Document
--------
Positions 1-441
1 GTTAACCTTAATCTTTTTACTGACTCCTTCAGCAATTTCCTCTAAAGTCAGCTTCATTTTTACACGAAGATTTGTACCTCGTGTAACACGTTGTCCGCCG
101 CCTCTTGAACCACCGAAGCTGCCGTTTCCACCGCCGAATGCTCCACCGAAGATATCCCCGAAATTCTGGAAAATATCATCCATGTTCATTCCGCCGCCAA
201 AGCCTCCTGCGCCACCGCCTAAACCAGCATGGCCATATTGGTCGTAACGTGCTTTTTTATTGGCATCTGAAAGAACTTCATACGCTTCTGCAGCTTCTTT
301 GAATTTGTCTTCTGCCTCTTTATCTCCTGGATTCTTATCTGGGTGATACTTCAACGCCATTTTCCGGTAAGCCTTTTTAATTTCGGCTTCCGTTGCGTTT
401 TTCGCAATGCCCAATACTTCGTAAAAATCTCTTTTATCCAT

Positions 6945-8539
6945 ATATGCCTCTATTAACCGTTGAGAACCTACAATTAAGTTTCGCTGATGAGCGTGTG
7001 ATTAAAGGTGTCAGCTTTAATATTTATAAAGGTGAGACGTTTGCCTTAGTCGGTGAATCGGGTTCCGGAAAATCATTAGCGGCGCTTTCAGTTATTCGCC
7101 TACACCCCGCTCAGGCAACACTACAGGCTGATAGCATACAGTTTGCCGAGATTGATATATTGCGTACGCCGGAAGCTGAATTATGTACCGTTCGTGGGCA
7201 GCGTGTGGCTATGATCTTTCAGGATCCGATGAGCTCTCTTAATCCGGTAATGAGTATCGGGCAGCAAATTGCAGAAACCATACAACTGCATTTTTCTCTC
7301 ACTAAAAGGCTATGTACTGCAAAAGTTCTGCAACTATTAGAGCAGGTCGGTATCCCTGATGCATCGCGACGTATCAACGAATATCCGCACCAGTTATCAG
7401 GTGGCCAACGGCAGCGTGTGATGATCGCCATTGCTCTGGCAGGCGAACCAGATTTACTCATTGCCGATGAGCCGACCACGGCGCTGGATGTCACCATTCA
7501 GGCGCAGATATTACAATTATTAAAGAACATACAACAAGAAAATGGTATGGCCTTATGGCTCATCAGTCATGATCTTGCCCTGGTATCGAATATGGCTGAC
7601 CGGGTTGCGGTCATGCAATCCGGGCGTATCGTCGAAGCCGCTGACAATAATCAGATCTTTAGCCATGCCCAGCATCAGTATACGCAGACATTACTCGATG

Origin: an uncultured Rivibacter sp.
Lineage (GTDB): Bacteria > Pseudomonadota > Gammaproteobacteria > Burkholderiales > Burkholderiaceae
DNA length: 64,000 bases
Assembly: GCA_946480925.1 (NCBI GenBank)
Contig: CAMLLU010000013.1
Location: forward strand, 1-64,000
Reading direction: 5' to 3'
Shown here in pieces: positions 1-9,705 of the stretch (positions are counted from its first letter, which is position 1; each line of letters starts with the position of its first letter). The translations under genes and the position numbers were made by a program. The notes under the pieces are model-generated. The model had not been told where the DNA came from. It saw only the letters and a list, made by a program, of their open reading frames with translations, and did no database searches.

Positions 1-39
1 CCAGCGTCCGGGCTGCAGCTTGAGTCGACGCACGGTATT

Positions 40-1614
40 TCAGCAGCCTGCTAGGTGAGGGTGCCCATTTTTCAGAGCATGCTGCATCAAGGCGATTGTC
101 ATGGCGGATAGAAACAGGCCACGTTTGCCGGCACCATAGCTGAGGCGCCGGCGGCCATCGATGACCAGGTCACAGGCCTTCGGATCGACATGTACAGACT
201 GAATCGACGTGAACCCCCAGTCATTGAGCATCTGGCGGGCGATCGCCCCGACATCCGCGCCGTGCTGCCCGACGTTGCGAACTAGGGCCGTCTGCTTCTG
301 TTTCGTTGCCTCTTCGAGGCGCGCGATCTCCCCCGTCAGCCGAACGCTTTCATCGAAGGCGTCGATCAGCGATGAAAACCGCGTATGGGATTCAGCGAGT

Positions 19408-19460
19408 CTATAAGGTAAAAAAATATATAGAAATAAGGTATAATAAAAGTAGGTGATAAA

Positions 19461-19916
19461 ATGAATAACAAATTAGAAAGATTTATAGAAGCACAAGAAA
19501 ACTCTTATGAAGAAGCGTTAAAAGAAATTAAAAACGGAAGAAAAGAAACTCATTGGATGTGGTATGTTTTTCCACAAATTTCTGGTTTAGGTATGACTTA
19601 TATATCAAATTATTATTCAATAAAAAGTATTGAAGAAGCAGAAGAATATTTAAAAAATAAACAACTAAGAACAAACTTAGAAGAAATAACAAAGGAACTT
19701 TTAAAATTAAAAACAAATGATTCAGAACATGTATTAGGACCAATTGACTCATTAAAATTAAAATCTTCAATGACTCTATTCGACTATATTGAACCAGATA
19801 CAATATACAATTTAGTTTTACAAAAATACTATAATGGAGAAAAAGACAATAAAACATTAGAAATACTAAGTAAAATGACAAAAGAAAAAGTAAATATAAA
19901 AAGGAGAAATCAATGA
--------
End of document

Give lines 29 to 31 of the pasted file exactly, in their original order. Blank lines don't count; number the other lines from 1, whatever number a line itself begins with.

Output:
201 GAATCGACGTGAACCCCCAGTCATTGAGCATCTGGCGGGCGATCGCCCCGACATCCGCGCCGTGCTGCCCGACGTTGCGAACTAGGGCCGTCTGCTTCTG
301 TTTCGTTGCCTCTTCGAGGCGCGCGATCTCCCCCGTCAGCCGAACGCTTTCATCGAAGGCGTCGATCAGCGATGAAAACCGCGTATGGGATTCAGCGAGT

Positions 19408-19460